Paddy Power Ends Relationship with Ireland’s RTE
Posted on: November 23, 2021, 07:30h.
Last updated on: December 1, 2021, 08:57h.
Paddy Power has ended its partnership with RTE, Ireland’s national television and radio broadcaster. Its sponsorship of the live broadcasts on RTE will end in 2022.
The announcement comes just before the new guidelines of the Irish Bookmakers Association (IBA) take effect. These new guidelines cover whistle-to-whistle advertising.
Whistle-to-whistle advertising bans betting advertisements during live sports games. This includes five minutes before a game and five minutes after. They include advertisements and breaks of play at half-time, field-side LED signs and other forms of marketing.
The ban on whistle-to–whistle ads doesn’t apply to greyhound racing and horseracing in the country. However, it does impact the lucrative soccer market, which some analysts believe is a significant area of problem gambling.
Ireland’s new guidelines will begin on Jan. 1, 2022.
Paddy Power Embraces Safer Gambling
Paddy Power has stated that it supports the new regulatory framework. It also said that it had already taken a market-leading position regarding the intervention of problem gambling.
Paddy Power don’t just support the incoming whistle-to-whistle ban as a company, we have already taken a market-leading position on this intervention,” according to a statement by the company.
Recently, Paddy Power questioned the “Take A Break- Safer Gambling” ad campaign. The company questioned whether these might also violate the new regulations. However, it isn’t clear if the marketing violates the IBA Code that takes effect as of the new year.
The IBA spent the weekend looking at the regulations. However, it was unable to confirm if advertising safer gambling is still whistle-to-whistle marketing.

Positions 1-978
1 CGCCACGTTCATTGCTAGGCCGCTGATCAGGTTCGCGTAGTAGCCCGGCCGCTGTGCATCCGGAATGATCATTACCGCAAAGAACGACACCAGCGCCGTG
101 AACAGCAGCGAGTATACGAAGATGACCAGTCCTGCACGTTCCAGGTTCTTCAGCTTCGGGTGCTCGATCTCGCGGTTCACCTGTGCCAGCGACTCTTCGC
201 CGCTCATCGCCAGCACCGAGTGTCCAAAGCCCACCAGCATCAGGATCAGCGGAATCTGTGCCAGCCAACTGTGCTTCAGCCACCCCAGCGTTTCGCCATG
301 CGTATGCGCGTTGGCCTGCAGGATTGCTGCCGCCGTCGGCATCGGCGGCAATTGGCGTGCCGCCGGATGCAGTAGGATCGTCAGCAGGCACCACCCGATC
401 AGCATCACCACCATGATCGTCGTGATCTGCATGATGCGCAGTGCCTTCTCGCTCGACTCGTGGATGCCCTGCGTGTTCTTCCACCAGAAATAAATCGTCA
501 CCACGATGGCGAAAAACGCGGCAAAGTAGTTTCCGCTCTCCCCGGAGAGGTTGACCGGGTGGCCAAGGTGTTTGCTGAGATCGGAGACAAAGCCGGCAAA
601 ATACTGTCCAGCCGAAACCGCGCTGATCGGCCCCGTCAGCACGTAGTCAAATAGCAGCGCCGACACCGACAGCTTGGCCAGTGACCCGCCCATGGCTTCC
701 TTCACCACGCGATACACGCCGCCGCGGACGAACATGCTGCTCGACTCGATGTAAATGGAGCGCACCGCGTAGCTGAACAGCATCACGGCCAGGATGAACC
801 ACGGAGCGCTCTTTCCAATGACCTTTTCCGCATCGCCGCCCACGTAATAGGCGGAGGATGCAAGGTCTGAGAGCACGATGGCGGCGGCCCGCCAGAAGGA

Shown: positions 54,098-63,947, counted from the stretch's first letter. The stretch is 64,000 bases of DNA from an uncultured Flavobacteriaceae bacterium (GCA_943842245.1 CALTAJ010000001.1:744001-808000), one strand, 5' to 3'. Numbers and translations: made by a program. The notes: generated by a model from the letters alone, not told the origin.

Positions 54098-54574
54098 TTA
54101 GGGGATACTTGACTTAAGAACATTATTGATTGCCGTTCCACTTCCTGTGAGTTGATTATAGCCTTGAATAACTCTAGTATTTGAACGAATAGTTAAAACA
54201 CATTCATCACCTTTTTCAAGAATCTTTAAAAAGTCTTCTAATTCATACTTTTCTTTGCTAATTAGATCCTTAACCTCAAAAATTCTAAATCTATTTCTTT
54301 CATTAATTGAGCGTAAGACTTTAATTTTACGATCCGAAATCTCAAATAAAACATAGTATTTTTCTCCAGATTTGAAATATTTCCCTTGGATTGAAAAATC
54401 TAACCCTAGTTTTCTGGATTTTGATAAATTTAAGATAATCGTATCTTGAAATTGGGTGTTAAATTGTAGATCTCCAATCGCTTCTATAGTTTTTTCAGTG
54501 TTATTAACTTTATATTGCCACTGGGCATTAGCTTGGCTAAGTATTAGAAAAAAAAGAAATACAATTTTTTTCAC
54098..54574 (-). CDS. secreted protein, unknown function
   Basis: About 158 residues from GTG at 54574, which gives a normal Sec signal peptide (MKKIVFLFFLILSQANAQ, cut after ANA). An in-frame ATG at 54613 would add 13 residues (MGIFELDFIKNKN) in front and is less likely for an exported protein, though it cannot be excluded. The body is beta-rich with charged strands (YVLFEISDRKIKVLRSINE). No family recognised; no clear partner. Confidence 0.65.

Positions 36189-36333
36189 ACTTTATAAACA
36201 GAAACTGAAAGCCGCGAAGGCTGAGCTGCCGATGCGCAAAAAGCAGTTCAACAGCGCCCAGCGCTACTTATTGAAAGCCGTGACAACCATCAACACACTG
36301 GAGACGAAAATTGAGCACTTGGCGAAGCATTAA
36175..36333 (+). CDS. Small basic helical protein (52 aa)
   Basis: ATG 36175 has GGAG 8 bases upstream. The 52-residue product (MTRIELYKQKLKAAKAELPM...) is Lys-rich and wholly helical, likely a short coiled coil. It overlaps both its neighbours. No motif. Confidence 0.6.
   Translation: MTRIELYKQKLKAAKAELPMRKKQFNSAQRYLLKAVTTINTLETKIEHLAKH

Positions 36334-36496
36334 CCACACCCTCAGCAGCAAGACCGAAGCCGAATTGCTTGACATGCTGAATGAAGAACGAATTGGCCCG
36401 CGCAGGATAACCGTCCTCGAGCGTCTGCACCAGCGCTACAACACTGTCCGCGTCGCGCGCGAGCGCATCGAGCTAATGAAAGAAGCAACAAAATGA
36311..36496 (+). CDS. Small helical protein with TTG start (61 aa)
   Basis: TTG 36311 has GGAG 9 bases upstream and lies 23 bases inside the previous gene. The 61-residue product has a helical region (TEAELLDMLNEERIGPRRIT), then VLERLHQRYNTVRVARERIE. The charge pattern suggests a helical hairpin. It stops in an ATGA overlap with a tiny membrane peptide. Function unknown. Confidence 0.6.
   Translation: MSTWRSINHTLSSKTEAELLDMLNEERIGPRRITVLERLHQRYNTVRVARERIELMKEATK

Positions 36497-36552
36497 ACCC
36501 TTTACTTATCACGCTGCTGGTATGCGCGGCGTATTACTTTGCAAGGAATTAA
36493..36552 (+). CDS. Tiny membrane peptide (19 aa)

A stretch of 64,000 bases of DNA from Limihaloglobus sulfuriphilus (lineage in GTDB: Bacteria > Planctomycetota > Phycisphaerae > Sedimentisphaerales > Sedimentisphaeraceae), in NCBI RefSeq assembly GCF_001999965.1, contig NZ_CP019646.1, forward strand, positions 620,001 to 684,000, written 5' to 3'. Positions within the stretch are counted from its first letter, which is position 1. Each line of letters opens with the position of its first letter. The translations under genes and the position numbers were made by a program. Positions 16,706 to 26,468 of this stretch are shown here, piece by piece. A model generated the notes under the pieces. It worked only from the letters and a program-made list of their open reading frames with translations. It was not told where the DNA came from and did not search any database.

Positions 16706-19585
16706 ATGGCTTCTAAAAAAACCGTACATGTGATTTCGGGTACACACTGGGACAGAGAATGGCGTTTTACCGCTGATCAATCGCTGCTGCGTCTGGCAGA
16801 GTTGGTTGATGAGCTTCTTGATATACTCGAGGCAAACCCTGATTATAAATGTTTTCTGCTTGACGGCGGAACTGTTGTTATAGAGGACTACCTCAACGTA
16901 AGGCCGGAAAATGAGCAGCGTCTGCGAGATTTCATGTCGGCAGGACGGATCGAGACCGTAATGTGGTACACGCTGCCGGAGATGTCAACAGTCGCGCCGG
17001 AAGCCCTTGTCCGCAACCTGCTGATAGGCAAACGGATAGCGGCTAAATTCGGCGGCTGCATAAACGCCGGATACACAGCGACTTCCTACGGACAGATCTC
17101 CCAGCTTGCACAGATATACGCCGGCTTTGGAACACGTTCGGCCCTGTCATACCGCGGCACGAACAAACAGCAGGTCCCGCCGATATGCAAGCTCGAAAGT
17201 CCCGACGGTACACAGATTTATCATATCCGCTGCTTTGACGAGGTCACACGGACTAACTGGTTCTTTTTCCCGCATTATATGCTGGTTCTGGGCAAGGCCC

All other major independent bookies and brands, except William Hill, have signed up for Code for Safer Gambling. James Browne, minister of state at the Department of Justice, is leading legislative changes in the gambling sector through the introduction of regulation by 2023.
More Emphasis on Problem Gambling Coming to Ireland
The legal age to gamble is 18 in Ireland. However, recent studies show that problem gambling among teenaged boys has increased by more than two times in the past 4-5 years. This means that over 3,400 schoolchildren in Ireland aged 15-16 could be gambling excessively or problematically, according to the research.
Extern, a leading charity dealing with addictions, is raising awareness of the dangers that problem gambling poses to young people. The organization is holding a series of workshops delivered to schools throughout the country.
The goal is to raise awareness about the negative effects that problem gambling can have on people, families, and communities. HSE National Lottery Grants Scheme provided funding for the workshops.
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